Thanks for the suggestion, I've flushed my converter and nib with clean water and a tiny amount of dish soap in the past to try to solve this problem but I've found it didn't work.

 

@WirsPlm

Distilled water is probably the safest bet, put a drop or so into the converter before filling with ink and shake the pen gently

I'm very eager to try this, i've been reading on the forums that a few drops of glycerine to the bottle of ink well lubricated it. 

 

Thanks all. Anybody hear of Glycerin to lubricate ?? Apparently this was a trick that a Noodlers Manufacturer used. I wonder if it helps flow? 3 drops of pure Glycerin to 1 ounce of ink. I'd like to try it. I've found that soap is not the best for increasing the flow of inks.


Edited by Dodobrains, 23 January 2014 - 06:23.


#11 Sasha Royale

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Posted 23 January 2014 - 14:34

I am a humble, kind, beloved, folk-hero type.  I have actually met a few persons who didn't appreciate my charm. 

 

Noodler's is very conscientious about the properties of its inks. I am confident that all are SAFE to use in fountain pens.  I have tested the claimed properties of all the Noodler's inks that I use.  They check out.  However, any given pen can have preferences.  Same with people.


Edited by Sasha Royale, 23 January 2014 - 14:34.

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#12 ziptrickhead

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Posted 23 January 2014 - 15:46

Definitely sounds like a feed problem to me. I do feel that the Bulletproof Noodlers inks are slightly thicker than other inks. On the other hand, the Montblanc and J. Herbin inks are wetter and don't seem to have as much surface tension. If the ink is flowing down the converter properly (a problem that can happen as shown by the previous suggestions) then it's very likely the feed isn't allowing the ink to flow well. It probably isn't the nib since you say the flow is wet with the other inks.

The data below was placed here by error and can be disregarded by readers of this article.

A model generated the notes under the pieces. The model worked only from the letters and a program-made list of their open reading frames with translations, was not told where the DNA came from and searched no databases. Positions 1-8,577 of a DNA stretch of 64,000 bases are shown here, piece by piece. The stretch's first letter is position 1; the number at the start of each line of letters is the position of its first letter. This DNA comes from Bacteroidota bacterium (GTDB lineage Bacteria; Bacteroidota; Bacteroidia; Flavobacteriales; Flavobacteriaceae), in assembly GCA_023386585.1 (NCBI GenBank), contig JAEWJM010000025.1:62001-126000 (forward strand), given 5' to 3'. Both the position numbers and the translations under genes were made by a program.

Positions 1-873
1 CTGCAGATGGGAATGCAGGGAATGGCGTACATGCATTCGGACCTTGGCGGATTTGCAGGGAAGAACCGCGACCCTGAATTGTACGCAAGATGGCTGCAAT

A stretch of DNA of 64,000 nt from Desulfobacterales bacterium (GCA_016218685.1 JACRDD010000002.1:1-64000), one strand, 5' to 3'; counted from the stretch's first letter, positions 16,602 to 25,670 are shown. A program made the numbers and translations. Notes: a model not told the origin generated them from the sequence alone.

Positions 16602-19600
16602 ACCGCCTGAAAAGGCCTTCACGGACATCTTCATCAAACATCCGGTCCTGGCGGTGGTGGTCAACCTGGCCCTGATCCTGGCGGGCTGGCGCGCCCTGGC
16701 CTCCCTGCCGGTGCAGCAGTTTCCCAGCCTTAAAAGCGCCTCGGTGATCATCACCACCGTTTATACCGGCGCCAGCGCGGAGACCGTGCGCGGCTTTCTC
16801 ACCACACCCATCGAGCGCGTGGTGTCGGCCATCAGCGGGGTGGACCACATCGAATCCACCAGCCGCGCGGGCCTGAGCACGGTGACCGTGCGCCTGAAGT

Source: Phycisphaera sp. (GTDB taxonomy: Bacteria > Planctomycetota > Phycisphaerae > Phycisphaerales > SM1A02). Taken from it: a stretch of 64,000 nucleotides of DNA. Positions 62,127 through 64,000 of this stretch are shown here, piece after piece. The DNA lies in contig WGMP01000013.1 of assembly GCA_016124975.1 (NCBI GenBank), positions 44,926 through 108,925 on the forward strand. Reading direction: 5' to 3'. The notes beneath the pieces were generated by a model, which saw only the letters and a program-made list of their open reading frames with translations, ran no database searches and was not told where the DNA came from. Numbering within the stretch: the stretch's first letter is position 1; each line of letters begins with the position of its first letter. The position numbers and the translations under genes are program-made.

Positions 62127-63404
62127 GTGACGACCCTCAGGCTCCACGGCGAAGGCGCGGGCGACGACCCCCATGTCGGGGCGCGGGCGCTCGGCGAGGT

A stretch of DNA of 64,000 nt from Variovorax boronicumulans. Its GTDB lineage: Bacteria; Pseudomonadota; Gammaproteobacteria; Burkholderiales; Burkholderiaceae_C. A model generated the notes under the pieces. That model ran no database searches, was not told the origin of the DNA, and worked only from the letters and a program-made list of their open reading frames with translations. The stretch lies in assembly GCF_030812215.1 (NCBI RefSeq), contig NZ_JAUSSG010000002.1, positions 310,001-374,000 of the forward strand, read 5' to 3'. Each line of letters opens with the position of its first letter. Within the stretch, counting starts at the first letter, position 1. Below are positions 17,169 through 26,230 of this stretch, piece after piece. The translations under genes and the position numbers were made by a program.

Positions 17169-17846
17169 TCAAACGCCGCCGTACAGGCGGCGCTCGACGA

My suggestion would also be to try a few drops of water into a few mLs of ink. Won't dilute the ink so much that you'll affect the color but will help to "loosen up" the ink so to speak.

 

As for the whole American inks not working with European pens.... some people...   :headsmack:


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#13 WirsPlm

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Posted 23 January 2014 - 16:01

I'm very eager to try this, i've been reading on the forums that a few drops of glycerine to the bottle of ink well lubricated it.

Glycerine can work well, but I don't know if it's appropriate for your issue, and the big problem with it is that it's a great food for mold (mold already loves ink, which is water with stuff in). So if glycerine gets added, it's a good idea to add a biocide like carbolic acid (I prefer a 4% solution from Natural Pigments in the US made for art preservation, but IDK how you'd get some in Europe). That can get tricky and change ink properties, and you may not want to spend a lot of time going down that rabbit hole, which is why I suggested distilled water, because properly distilled pure water won't have contaminants or lifeforms in it, it will just make the ink a little thinner.